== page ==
THEO 1001: Introduction to Theology

Marquette University, Milwaukee, Wisconsin.
Course Description: Key sources and questions of theology as reflection upon the worldview and core narrative found in Christian tradition and scriptures. Includes orientation to the academic study of religion. Background in theology is not presupposed. Prerequisite to all other courses in theology.

 

Graduate Courses

DOCT 414: Eschatology, Mary, and the Saints

Saint John’s School of Theology & Seminary, Collegeville, MN.
Course Description: Students will explore the eschatological dimensions of the Christian experience. This engagement with the Christian hope of eternal life will also attend to the place of Mary in the Church’s theology and a theology of the saints.

DOCT 468/PHTM 468: Practical Ecumenism and Interfaith Engagement.

Saint John’s School of Theology & Seminary, Collegeville, MN.
Course Description: This course will introduce students to the ecumenical movement, and the Church’s relationship with interfaith dialogue partners. It will give attention to the ministerial and liturgical issues which the contemporary situation produces, including communio in sacris, ecumenical or interfaith marriages, the reception of other Christians into full communion, and the situations arising from the many families that bridge these divides.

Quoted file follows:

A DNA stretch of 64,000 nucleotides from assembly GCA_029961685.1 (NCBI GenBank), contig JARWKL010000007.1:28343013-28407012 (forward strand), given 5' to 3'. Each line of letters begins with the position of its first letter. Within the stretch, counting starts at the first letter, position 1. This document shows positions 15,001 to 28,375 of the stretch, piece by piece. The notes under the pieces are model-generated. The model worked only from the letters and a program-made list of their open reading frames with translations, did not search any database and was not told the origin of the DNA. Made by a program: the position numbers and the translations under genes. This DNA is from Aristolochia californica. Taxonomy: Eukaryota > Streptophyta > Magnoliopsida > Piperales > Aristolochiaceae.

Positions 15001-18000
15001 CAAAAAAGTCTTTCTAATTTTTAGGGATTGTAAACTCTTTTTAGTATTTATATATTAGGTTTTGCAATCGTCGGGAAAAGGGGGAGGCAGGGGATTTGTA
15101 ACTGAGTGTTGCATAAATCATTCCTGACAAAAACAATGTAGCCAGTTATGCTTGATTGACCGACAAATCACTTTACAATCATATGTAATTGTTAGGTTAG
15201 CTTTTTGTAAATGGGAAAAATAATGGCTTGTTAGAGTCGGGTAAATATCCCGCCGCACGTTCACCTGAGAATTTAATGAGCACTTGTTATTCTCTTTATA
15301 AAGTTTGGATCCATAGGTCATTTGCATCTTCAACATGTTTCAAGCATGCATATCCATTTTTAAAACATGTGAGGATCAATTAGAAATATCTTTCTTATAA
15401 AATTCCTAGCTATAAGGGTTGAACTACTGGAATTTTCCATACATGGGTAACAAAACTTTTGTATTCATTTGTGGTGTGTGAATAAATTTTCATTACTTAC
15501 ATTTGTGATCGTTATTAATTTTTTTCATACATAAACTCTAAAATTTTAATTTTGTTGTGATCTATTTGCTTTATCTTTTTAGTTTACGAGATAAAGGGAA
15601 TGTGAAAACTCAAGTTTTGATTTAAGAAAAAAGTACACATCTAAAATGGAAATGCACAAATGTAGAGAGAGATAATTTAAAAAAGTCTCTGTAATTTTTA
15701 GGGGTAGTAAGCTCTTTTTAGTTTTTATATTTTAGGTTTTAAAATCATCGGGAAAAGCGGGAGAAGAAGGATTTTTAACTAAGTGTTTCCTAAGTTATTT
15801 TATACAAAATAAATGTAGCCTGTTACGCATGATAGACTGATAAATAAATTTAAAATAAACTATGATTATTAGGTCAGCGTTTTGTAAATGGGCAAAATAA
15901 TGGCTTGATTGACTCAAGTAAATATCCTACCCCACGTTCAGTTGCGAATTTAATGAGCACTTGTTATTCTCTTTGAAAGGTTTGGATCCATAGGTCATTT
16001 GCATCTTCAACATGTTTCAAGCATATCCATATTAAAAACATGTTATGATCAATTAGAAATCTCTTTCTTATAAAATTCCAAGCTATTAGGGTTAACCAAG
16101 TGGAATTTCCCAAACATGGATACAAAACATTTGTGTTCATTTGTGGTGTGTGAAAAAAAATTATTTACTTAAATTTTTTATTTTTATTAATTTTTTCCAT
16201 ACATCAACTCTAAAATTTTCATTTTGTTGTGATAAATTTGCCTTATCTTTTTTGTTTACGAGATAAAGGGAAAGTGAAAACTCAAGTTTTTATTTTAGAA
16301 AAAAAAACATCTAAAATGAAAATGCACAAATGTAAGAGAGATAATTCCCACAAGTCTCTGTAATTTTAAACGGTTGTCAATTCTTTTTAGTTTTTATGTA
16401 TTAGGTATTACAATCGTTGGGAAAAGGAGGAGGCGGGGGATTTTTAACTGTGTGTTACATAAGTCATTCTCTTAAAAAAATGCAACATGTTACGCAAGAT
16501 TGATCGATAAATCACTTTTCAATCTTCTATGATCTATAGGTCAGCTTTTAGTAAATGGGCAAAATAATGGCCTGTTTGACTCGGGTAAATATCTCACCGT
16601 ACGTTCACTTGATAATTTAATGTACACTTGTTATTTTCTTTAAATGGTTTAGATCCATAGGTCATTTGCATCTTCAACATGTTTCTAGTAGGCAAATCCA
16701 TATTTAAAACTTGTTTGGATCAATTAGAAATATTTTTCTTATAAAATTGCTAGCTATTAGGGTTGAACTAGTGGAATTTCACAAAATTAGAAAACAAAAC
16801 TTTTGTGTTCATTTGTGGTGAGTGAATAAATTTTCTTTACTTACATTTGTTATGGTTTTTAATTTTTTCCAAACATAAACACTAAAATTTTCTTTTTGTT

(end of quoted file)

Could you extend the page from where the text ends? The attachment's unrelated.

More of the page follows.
PMIN 6322: Ecclesiology

University of the Incarnate Word, San Antonio, TX.
Course Description: This course examines the nature and structure of the Roman Catholic Church from its apostolic origins to the present. Various models used in understanding the Church will be studied (e.g. the Church as communion, the Church as sacrament, etc.) The local and universal nature of the Church, and issues related to magisterium, authority, evangelization, ministry, ecumenism, and missiology will be discussed.

PMIN 6328: Sacraments & Worship

University of the Incarnate Word, San Antonio, TX.
Course Description: Beginning with the roots of Christian worship in symbol, language, and social dynamics, this course leads to theological reflection on the sacramental life in the Church. Contemporary approaches to a theology of sacrament are engaged, along with principles for planning and leading Christian worship.

THY 402: Introduction to the Christian Tradition I

Saint John’s School of Theology & Seminary, Collegeville, MN.
Course Description: This course is an introductory survey of theology, studying representative texts from the pre-Christian era to eve of the Reformation (100 B.C. to 1450). Figures and issues will be situated within the philosophical and theological currents of their time.

THY 404: Introduction to the Christian Tradition II

Saint John’s School of Theology & Seminary, Collegeville, MN.
Course Description: This course is an introductory survey of theology, studying representative texts from the Reformation to the present. Figures and issues will be situated within the philosophical and theological currents of their time.